27 Mar Murray, Newhouse, TRIDEC play vital role in Hanford and PNNL stimulus
As the economic impacts of the coronavirus pandemic continue to unfold, TRIDEC worked closely with our state and local representatives to secure vital federal funds.
From the Tri-City Herald
March 26, 2020
Thousands of Hanford workers will continue to be paid thanks to the economic stimulus bill the Senate passed Wednesday night to provide relief during the novel coronavirus pandemic.
The bill also covers Pacific Northwest National Laboratory in Richland, which Thursday began requiring most staff to telework.
The bill allows DOE to modify its contracts with both to allow contractor and most subcontractor employees to be paid up to 40 hours a week while on-site work is limited during the coronavirus pandemic.
Most Hanford nuclear reservation workers were told to stay home starting Monday, which has since been extended to at least April 6 under a temporary provision. Officials have been trying to use temporary measures, such as those used for weather days at the site, to pay workers in the near term.
Hanford employs about 9,300, who should be covered by the new bill’s provision if they cannot telework, and PNNL employs more than 4,000 in the Tri-Cities, many of whom are teleworking.
“It is tremendously reassuring to know that thousands of Tri-Citians will continue to receive paychecks if they can’t work because of the coronavirus,” said David Reeploeg, vice president for federal programs at the Tri-City Development Council. “Without this provision our local economy could have taken a big hit.”
Sen. Patty Murray, D-Wash., and Rep. Dan Newhouse, R-Wash., both “worked extremely hard to get the provision included,” said Reeploeg, who was in frequent contact with their staff as the bill was being finalized.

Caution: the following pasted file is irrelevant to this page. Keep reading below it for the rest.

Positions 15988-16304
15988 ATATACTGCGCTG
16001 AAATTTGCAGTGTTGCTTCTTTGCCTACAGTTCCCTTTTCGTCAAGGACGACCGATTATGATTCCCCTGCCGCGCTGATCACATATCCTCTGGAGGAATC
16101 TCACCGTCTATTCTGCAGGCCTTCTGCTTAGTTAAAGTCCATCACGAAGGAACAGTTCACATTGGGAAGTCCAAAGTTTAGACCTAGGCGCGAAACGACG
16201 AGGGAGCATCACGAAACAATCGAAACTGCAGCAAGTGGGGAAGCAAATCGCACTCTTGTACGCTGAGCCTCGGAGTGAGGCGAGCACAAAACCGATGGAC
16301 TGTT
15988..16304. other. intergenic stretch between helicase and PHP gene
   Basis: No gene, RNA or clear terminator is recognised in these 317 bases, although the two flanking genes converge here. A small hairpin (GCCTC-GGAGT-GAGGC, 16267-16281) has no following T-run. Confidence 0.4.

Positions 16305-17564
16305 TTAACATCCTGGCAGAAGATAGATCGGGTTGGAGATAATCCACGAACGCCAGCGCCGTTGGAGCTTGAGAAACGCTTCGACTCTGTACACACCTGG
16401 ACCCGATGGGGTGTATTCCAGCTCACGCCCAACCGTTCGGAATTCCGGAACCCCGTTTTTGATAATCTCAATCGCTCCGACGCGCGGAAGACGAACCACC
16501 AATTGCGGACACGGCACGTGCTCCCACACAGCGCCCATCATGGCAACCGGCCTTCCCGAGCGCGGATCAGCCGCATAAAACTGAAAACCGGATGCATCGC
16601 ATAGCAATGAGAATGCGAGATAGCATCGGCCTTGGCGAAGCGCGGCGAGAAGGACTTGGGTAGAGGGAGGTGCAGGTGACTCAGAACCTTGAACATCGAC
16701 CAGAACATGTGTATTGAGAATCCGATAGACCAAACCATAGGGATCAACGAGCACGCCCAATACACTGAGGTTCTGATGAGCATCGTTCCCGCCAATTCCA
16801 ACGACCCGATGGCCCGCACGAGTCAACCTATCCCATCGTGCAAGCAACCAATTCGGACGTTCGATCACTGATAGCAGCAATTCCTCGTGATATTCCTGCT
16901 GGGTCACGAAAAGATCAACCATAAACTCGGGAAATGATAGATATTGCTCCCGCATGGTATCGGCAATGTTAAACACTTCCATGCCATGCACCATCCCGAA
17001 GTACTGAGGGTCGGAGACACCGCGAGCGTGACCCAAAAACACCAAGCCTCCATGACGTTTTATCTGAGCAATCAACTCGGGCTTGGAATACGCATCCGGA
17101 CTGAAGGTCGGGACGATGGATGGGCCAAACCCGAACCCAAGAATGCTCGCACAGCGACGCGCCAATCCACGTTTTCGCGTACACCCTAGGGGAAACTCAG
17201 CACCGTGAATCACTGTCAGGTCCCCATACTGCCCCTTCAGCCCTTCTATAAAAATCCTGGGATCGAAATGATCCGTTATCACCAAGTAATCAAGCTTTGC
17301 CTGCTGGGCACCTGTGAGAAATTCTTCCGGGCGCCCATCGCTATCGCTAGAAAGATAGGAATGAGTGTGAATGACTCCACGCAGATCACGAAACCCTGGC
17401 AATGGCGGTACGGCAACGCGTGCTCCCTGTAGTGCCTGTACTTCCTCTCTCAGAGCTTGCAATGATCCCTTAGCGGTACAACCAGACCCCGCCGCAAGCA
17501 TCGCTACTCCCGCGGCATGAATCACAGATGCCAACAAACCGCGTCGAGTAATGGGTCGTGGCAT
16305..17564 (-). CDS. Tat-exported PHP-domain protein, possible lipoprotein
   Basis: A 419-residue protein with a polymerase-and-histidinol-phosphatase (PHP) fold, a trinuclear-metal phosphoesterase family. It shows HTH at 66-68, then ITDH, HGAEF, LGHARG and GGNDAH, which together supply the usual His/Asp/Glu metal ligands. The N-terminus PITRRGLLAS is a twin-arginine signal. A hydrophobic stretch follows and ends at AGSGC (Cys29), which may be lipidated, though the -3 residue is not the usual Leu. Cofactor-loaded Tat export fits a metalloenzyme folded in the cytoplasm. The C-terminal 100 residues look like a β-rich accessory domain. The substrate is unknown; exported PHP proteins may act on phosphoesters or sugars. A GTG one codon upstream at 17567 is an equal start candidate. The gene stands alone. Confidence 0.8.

“They fought tough odds to make it happen and we are extremely grateful,” Reeploeg said.
PAY RETAINS WORKERS
The Tri-Cities community cannot afford to lose the men and women working at Hanford to clean up the nation’s largest nuclear waste site, Newhouse said Thursday.
“These high-skilled workers — and their institutional knowledge — are critical to completing the cleanup mission for the safety of our region,” Newhouse said.
Environmental cleanup of Hanford is a moral and legal obligation for the nation, “especially during a public health emergency that impacts the safety and livelihood of the workers we count on to finish the mission,” Murray said in a statement.
The provisions added to the coronavirus relief package is particularly important to ensure that trade and craft workers who cannot telework are paid.
The only workers at the Hanford site now are those needed for “mission critical operations.” Only work critical to protect the workforce, the public and the environment in the short term is being done, rather than environmental cleanup of the 580-square-mile site.
Hanford in Eastern Washington produced plutonium for the nation’s nuclear weapons program from World War II through the Cold War, leaving the site massively contaminated with radioactive and hazardous chemical waste.
About $2.5 billion a year is being spent annually on cleanup of the site, and that budgeted money will be used to pay workers who are told to stay home but cannot telework as long as only essential operations are underway.
Many staff workers at PNNL have been teleworking since March 17 to reduce face-to-face interaction. Visits to PNNL were suspended and public events scheduled for the coming weeks were postponed.
Thursday PNNL further curtailed operations, following Washington Gov. Jay Inslee’s order for residents to “stay home and stay healthy” for two weeks.
All PNNL workers now are being required to telework, unless their work is considered essential.
Essential staff includes those needed for some national security work, those maintaining safety and security, and those needed to tend to critical experiments to avoid loss of valuable research data or capabilities.
Annette Cary, (509) 582-1533
Senior staff writer Annette Cary covers Hanford, energy, the environment, science and health for the Tri-City Herald. She’s been a news reporter for more than 30 years in the Pacific Northwest.